“Whenever you want to drop by like you did the other night. I’d really rather you didn’t show up at the house again, but you already know where it is, and there is that convenient clearing, so…”
“Any time?” wondered Zanza eagerly.
“Make it evening. You must have noticed when we arrived home before, though I can’t guarantee when he’ll be there any given night.”
“Bastard’s a workaholic, is he?”
“He is a workaholic, but he isn’t a bastard.” She was strolling around the small room now, around Zanza, and had put herself between him and the patched paper windows, so her head seemed surrounded by a painful, glowing halo of sunlight if he looked in her direction. “Just because he defeated you…”
“It’s not that!” Zanza protested angrily. And when she gave him a brow raised, still brightly backlit, he turned away in pained annoyance and explained. “I figure you know who he really is, since you call him ‘Hajime,’ so how the fuck can you work with him? This government — this whole fucking system, everything the country’s turned into these days — is such a load of bullshit, and–” He stuttered for a moment, remembering that this was the government she worked for he was trash-talking. Of course he meant every word of it, but perhaps he should dwell on a slightly different aspect of the truth. “And he was against that until suddenly he switched sides! Everyone says he was so strong and dedicated when he was with the Shinsengumi; how could he just abandon that?”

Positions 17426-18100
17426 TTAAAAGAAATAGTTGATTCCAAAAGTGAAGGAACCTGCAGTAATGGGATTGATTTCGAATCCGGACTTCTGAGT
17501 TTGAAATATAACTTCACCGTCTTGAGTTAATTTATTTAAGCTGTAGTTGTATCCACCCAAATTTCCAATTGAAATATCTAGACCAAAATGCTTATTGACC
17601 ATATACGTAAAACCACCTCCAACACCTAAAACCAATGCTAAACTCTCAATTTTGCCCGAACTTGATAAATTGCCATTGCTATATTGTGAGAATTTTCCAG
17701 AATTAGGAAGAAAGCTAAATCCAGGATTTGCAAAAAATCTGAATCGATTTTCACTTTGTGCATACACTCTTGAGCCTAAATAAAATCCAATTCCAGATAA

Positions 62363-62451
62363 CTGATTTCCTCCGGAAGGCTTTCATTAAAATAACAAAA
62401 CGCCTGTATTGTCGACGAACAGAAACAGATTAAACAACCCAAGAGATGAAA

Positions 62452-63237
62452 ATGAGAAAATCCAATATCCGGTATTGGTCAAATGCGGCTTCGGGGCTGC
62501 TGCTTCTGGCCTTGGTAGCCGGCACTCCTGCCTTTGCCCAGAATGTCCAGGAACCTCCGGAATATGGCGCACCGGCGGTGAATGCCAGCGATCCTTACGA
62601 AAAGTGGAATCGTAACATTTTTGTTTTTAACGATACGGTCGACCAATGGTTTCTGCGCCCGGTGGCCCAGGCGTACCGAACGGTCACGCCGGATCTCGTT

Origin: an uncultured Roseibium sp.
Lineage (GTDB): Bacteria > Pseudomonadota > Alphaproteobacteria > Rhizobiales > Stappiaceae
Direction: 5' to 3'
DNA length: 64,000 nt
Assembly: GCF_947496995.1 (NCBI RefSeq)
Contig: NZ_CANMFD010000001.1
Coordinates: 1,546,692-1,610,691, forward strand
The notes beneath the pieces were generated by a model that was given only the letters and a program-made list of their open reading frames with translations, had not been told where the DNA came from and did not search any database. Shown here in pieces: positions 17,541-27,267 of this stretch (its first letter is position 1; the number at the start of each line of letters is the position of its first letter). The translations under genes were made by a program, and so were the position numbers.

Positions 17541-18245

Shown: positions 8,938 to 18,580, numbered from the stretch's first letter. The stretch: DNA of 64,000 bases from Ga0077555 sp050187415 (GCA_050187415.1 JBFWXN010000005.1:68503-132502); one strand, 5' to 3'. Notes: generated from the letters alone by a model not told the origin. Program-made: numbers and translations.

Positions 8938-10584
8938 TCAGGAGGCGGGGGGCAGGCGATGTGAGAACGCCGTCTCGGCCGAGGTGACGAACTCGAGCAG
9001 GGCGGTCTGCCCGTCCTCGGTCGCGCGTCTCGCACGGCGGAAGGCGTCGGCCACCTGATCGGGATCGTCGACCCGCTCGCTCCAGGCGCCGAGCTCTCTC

When he turned his head back toward Tokio, he found her movement stilled and that she was looking at him with a kind of faintly amused skepticism, as if he were a silly child. As annoying as he found this, there was also something… perhaps a little titillating about it at the same time. But all she said was, “Maybe if you ask him…”
Zanza frowned as he felt, unexpectedly, of all things, a faint touch of jealousy. “You like him.”
Her expression did not change. “Yes.”
“And you live with him. Are you guys… y’know…?”
“Consummating our relationship?” she replied somewhat sarcastically.
Zanza thought this an odd way to put it, but figured Tokio probably encountered a lot of assumptions that her position on the police force was based entirely on a sexual relationship with a man. He scratched his head. “I was just going to say ‘fucking,’ but, yeah?”
She laughed. “No, we’re not. He’s a good friend, but he’s a hard man to love.”